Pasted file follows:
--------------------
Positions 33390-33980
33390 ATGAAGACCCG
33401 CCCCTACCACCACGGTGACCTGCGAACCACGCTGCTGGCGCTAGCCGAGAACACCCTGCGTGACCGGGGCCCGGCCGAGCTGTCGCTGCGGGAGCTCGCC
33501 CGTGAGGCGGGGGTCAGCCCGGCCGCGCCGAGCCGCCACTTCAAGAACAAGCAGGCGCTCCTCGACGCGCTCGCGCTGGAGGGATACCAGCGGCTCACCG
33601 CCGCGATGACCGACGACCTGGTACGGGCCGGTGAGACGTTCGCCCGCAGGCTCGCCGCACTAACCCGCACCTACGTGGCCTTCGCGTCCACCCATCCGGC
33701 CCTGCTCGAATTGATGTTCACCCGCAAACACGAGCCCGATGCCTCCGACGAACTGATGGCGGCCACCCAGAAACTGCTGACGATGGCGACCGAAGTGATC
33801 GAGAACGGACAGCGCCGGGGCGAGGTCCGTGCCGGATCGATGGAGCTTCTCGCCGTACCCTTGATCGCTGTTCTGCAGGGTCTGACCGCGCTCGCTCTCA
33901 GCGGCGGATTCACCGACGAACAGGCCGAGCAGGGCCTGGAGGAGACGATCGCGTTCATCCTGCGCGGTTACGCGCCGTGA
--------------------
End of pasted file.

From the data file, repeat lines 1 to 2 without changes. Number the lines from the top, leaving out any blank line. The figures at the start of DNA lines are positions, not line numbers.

Positions 33390-33980
33390 ATGAAGACCCG